Dance inspired by turbulence and eddies, set to ocean sounds translated into music? This is one convoluted story you'll want to hear.
The ocean is constantly in motion. Waves swell rhythmically and break against the shore. Currents flow incessantly, spinning off eddies, and leaving wakes of turbulence behind them. Curves, deflection, continuity, climax. It's not hard to imagine how the ocean could be the inspiration for dance.
Two years ago, oceanographer Dr. Larry Pratt of Woods Hole Oceanographic Institution, teamed up with choreographer Courtney Preix of Contrapose Dance to create a dance piece, called HoverDive, based on principles of physical oceanography.
But they didn't stop there. They're also working with composer Amber Vistein, who's been creating a score based on ocean sounds - both archival recordings, and new recordings they've made themselves.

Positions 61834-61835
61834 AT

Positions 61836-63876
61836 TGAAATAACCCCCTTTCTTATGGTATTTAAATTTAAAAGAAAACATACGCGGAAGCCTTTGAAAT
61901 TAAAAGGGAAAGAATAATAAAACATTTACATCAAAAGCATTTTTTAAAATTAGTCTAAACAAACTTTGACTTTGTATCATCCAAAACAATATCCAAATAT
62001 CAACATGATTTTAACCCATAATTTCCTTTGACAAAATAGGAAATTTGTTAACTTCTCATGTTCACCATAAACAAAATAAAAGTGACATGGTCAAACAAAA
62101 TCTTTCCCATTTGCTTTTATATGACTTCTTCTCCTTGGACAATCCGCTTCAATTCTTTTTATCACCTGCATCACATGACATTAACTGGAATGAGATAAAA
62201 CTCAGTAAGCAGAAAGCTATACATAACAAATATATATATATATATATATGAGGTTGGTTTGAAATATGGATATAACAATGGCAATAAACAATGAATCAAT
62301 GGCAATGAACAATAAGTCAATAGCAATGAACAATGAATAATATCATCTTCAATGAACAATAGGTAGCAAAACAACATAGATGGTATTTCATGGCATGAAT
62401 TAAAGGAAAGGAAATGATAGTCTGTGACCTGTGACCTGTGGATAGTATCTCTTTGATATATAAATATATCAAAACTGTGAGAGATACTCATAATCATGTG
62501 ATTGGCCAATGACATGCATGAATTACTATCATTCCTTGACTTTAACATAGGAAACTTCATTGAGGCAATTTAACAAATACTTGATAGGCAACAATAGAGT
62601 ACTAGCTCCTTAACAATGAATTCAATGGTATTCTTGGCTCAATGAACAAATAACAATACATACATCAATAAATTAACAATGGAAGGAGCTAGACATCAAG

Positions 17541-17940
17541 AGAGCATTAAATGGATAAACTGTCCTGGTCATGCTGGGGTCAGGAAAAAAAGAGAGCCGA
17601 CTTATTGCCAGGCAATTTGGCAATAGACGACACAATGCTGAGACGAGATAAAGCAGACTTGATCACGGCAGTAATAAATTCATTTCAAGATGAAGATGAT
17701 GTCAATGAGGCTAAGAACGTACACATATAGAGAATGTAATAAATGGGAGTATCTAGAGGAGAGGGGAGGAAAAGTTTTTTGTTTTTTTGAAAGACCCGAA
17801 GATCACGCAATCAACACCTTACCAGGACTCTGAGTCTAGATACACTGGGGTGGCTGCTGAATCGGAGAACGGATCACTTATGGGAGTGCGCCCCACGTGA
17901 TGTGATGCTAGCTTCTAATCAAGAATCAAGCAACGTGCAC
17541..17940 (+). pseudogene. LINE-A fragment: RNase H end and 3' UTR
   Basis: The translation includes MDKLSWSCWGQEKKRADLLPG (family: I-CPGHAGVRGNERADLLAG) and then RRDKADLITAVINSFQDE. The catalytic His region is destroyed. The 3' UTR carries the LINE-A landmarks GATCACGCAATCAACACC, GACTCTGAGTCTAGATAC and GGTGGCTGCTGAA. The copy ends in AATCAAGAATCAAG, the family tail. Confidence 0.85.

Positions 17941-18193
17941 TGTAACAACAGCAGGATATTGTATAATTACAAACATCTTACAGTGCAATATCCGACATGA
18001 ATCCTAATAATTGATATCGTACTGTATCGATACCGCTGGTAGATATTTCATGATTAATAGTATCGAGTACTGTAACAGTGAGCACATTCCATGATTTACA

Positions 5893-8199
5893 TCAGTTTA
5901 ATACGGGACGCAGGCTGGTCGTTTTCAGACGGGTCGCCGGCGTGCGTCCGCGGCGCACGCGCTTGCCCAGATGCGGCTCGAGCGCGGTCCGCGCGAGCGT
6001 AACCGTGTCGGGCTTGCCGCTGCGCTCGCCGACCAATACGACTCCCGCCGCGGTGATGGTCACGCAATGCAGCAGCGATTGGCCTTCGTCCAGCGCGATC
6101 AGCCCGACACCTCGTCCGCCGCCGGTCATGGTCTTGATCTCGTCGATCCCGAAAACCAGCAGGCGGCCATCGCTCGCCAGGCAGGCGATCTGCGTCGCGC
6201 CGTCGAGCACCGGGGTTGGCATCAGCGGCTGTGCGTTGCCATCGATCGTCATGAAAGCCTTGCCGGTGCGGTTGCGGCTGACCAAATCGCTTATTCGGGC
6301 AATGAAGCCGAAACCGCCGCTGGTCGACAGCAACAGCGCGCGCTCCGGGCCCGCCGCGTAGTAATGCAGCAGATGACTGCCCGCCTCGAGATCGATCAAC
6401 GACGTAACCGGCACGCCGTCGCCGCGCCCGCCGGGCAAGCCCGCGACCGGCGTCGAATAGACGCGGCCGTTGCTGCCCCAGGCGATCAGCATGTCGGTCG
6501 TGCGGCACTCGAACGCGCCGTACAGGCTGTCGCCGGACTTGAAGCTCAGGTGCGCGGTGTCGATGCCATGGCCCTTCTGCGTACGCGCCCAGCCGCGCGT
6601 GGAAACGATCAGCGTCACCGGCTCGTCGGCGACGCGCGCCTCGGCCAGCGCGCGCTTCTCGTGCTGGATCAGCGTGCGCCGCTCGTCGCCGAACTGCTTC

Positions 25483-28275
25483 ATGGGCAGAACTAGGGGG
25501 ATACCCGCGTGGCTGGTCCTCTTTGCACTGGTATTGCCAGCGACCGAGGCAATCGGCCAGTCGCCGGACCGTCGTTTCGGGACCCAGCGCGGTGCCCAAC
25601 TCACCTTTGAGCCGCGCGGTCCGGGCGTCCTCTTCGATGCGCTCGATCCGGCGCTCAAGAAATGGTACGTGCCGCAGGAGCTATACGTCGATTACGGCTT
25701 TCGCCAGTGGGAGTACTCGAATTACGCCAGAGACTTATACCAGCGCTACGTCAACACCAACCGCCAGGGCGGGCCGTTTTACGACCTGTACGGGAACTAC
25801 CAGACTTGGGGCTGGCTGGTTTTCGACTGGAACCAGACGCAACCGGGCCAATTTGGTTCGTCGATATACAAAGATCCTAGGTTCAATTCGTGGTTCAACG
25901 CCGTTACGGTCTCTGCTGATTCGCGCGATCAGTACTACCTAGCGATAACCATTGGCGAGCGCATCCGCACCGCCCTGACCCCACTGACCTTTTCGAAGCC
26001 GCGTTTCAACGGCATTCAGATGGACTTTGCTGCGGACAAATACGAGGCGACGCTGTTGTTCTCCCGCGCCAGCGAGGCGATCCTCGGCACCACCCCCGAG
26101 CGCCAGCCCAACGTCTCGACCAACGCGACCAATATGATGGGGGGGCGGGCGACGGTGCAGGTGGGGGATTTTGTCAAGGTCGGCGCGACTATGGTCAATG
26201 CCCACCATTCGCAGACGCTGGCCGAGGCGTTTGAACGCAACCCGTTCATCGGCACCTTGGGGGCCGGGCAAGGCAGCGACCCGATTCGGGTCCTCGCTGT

The thrumming of boat engines is one sound that takes some effort to avoid these days. Get away from it, though, and the ocean's movement, itself, can make beautiful and intriguing sounds. Then there are the animals who live there. Just as birds sing and dogs bark, it turns out fish croak. And, of course, there are the haunting songs and staccato clicks of marine mammals.
Amber Vistein has been using the mathematical process of convolution - using the common elements of two sounds to produce a novel, third sound - in some of her work. The results are unlike anything we've ever heard before, and well worth a listen:
HoverDive debuts at the Boston University Dance Theater on November 14 and 15, 2014.